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CD Reviews: Review of Junkie Faithful by The Ike Reilly Assassination
Paulsen Home / CD Reviews Home / Entertainment Channel / Entertainment Web Guide

Click here to buy yourself a copy from Amazon.com The Ike Reilly Assassination: Junkie Faithful (Sixthman/Rock Ridge Music  2005)

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There is something cathartic about Ike Reilly’s vocals. He’s got the Midwestern rasp - sort of a turbocharged Bob Dylan – that emotes much more than the halfhearted, cooler-than-thou vocals prominent in today’s modern rock. He’s actually trying to sing, which is something that is quite apparent throughout his third album, Junkie Faithful. The bulk of the disc was written while he and his band were on tour in support of the 2004 release, Sparkle in the Finish. Faithful has the feel of a record that was written while on tour and, while a few of the songs could stand a little more work, the disc has some exceptional moments.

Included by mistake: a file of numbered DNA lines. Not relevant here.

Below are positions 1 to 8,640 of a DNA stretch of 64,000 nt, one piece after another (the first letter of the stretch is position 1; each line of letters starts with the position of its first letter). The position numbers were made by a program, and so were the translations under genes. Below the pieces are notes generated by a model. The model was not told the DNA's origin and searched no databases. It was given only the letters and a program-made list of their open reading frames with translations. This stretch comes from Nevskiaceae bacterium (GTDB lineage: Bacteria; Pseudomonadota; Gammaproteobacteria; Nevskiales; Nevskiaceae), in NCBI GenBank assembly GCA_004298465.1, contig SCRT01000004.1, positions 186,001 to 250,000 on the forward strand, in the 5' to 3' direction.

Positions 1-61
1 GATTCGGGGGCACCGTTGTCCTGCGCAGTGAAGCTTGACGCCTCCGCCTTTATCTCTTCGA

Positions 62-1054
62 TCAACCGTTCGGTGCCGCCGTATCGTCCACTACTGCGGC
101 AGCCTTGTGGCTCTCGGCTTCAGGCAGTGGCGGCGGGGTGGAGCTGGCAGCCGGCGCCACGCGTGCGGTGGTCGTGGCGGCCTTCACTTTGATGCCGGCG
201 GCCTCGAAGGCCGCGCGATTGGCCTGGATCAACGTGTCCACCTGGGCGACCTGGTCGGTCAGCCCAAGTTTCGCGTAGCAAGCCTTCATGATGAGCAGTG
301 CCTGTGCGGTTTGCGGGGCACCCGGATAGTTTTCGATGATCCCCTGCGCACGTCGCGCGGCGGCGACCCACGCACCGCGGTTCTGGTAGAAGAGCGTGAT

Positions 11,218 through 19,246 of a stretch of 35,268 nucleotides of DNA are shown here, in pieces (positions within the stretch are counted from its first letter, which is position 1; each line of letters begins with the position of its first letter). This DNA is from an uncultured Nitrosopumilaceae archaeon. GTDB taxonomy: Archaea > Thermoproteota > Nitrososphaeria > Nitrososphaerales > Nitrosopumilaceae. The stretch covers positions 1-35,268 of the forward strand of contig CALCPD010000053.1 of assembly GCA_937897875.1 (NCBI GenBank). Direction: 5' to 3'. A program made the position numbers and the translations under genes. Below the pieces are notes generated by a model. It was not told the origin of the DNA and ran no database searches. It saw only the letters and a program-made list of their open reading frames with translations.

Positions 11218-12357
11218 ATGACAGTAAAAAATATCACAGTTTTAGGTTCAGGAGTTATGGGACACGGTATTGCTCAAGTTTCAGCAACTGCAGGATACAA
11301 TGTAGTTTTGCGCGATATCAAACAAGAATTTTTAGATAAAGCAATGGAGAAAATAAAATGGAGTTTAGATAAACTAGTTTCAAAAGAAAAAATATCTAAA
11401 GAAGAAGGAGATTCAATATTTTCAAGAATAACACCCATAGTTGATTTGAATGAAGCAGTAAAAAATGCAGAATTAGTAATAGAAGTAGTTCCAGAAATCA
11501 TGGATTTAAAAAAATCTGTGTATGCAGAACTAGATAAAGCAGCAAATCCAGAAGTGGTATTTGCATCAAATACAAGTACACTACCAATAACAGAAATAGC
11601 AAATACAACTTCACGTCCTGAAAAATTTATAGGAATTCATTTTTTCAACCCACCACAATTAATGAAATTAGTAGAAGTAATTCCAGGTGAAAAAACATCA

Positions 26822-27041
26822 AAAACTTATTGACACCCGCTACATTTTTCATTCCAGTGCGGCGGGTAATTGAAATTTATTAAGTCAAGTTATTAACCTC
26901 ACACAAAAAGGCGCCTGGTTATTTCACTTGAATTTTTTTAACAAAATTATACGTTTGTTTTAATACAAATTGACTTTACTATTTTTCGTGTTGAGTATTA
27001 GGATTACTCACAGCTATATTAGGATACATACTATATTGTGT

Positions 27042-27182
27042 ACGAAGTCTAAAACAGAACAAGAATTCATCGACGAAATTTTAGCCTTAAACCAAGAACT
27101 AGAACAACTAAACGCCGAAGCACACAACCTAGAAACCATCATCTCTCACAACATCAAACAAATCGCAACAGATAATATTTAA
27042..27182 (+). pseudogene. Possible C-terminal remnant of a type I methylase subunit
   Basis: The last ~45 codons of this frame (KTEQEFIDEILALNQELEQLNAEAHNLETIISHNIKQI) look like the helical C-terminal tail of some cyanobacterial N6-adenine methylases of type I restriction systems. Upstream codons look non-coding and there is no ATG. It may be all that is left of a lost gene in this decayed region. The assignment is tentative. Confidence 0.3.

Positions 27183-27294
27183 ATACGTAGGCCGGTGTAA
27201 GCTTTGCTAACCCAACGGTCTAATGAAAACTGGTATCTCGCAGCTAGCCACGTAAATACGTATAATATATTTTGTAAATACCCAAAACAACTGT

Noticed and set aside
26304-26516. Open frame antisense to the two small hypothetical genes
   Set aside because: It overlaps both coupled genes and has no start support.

Take the first track, “22 Hours of Darkness.” It opens with a dirty bass line, which is a bit reminiscent of U2’s “Zoo Station,” before Reilly’s unique pipes and folksy guitar morph the song into a teenage angst fest. His tribute to Dylan is “The Mixture” – he even raps a little like ol’ Bob did. But the song doesn’t really hit its stride until the three-minute mark, where Reilly croons, “Where were you when the wheels fell off in Birmingham? / Where were you when I shed my skin in vain?” It sounds impossible, but Reilly’s query, “Where were you?” actually rivals Dylan’s “How does it feel?”

“God and Money” is the third track and the album’s first single. It’s a slower number, setting the frontman’s vocals against an acoustic guitar with subtle drumming and the occasional accompaniment. At this point, you’ll either appreciate Reilly’s vocals or find them incredibly grating. Even if it’s the latter, be sure to give “I Will Let You Down” a few listens. The song is so simple and catchy that it could be one of the best songs on the next Wilco album. With the chorus, “I will let you down / every time I can / I will let you down / When you need me most / I will not be found,” the song is the lyrical antithesis of Bon Jovi’s “I’ll Be There For You.”

Reilly is a modern rocker with classic rock sensibilities. He’s also prolific – Faithful was released less than a year after Sparkle hit the shelves. Though he’d be better served taking a little more time with some of the weaker tracks, the good on Faithful outweighs the mediocre, establishing Ike Reilly as an artist on the rise.

~John Paulsen 


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